You Shop Differently When You're Lonely
Have you ever gone shopping for one small thing and ended up seriously overspending? Maybe you got swept up in the excitement of finding the perfect gift (for yourself or someone else), but, if you find yourself in that situation a lot, you also might be lonely.
University of Iowa associate professor of marketing Jing "Alice" Wang studies the behaviors of lonely people and has found a link between isolation and impulsive buying.
People who are lonely are often worrying about being lonely, Wang said to the university. They're fixating on the things that are missing from their lives, depleting their mental resources.
"Research has found resource depletion has many different effects on people, and one of them is impulsive buying," she said. "Lonely people don't mean to buy something, they just do, and this can lead to negative downstream emotions, like regret."
So while the retail therapy might feel good in the moment, it might cause an already lonely person more negative feelings later. People who aren't lonely and feel satisfied with the relationships in their lives show more self-control in this area. They're less likely to spend impulsively and buy things they don't need, Wang said.
Lonely shopping, lonely choices
Lonely shoppers are also more inclined to buy the thing most people don't want. If a product is advertised as something eight out of 10 people want, Wang said, they won't buy it to use in their home. They'll buy the thing only two of 10 people want.
"Lonely people sense that they're in the minority themselves because most people aren't lonely, so if a product is endorsed by a minority, they can relate more with it," she said.
However, if they're buying something they'll be using in public, they're more likely to buy the thing most people want, she said. Lonely people also form meaningful bonds with the things they buy in ways that shoppers who aren't lonely don't.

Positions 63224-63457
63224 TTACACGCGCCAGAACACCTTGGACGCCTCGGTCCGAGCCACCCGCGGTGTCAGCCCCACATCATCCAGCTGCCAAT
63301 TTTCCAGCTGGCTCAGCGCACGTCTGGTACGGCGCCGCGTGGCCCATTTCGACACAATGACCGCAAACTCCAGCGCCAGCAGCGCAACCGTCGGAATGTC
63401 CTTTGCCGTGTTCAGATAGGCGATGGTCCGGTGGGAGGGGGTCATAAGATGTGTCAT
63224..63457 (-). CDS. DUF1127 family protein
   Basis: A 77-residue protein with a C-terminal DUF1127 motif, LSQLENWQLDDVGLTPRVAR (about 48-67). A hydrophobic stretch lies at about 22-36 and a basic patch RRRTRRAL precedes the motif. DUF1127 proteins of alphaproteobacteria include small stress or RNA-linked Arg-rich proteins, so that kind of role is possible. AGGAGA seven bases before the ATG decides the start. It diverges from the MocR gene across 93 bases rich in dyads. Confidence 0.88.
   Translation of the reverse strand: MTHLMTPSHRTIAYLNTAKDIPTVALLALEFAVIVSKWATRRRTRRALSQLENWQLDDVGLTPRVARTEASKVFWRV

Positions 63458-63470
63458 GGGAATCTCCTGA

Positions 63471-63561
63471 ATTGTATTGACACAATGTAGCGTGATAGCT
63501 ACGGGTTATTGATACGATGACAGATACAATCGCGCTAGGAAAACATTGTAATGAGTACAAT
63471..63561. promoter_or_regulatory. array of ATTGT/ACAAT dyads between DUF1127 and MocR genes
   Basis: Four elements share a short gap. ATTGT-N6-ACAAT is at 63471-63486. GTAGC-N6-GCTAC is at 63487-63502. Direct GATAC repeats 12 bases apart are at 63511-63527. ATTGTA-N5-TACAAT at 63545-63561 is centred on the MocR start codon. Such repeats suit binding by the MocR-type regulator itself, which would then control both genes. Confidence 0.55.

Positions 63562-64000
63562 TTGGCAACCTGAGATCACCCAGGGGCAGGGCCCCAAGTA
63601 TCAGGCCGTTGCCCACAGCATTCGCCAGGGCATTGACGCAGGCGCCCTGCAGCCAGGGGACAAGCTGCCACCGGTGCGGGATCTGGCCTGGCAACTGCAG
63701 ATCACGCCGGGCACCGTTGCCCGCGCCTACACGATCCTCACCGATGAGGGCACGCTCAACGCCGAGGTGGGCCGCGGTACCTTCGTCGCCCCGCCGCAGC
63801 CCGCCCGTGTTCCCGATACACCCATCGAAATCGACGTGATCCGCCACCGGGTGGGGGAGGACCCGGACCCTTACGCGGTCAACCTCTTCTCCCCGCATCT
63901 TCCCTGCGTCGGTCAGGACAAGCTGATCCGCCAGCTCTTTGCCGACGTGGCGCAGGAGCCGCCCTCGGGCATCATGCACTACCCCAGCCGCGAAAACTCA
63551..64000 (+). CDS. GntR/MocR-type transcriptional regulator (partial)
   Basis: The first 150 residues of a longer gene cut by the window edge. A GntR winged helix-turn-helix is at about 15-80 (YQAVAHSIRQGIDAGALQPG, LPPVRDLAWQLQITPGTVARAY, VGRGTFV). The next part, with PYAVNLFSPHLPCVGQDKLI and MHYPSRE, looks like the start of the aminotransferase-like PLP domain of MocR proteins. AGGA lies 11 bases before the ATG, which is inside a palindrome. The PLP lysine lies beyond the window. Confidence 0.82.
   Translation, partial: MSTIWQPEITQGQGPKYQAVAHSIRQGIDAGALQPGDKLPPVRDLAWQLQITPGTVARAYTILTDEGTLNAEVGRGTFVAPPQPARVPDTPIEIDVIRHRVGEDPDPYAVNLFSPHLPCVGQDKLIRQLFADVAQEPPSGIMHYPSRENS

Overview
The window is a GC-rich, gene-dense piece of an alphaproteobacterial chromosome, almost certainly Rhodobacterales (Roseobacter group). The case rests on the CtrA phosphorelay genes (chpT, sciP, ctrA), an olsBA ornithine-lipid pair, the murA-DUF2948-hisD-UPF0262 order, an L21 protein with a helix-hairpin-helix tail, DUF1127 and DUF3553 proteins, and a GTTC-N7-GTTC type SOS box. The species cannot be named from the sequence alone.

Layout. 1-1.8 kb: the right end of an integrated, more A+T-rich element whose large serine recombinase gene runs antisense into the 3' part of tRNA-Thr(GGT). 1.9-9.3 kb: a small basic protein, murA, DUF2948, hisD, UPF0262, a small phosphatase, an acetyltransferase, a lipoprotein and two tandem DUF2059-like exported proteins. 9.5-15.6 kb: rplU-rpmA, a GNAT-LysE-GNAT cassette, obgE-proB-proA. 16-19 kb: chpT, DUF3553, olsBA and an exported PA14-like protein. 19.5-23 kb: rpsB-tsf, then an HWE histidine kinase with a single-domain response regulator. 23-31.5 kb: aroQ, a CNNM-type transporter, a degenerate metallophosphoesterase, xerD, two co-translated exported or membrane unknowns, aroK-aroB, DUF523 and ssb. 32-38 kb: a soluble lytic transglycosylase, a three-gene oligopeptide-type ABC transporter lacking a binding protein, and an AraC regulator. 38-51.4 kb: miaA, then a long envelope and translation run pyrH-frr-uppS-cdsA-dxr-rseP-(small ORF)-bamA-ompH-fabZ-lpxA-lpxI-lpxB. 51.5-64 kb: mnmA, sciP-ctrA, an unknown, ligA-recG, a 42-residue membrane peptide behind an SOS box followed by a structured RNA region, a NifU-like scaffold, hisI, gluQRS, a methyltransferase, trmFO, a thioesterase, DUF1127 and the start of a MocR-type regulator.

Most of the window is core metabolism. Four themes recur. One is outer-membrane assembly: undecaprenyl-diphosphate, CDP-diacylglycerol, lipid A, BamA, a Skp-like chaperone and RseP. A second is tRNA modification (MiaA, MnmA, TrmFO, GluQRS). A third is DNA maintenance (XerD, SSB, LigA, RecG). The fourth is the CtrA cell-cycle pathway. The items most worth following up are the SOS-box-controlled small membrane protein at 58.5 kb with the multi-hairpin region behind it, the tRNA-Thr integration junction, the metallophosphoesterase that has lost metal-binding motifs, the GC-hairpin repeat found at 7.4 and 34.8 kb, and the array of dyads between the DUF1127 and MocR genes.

Shoppers who aren't lonely "tend to buy things either for the product functions or for public show," Wang said. "They don't typically form human-like relationships with it."
How can you tell if you're lonely?
Being lonely isn't the same as being alone for a little while or enjoying time spent by yourself (I see you, introverts). According to Wang, loneliness is triggered by a "friendship deficit"—it's the sadness felt by people who don't feel satisfied with the number of relationships they have in their lives.
There's no set number of friends you need to have in order to stave off loneliness; it's all about how you feel about the relationships you have. If you have just one or two close friends, but you're totally content with that, you're not lonely, she said.
"Someone growing up in a big family with lots of kids might need a lot of relationships to be happy," Wang said. "Others can be happy with just two or three friends. For some, a friend on the other side of the globe to talk with on the phone is enough."
Despite the technology that connects us, people in the U.S. are more socially isolated now than they were two decades ago, Wang and her research team wrote in a research paper on shopping behaviors of lonely folks. If you're struggling with loneliness, Wang suggests keeping an eye out for compulsive shopping tendencies and being mindful while spending money. If you're about to buy something, pause to consider if it's something you really need.
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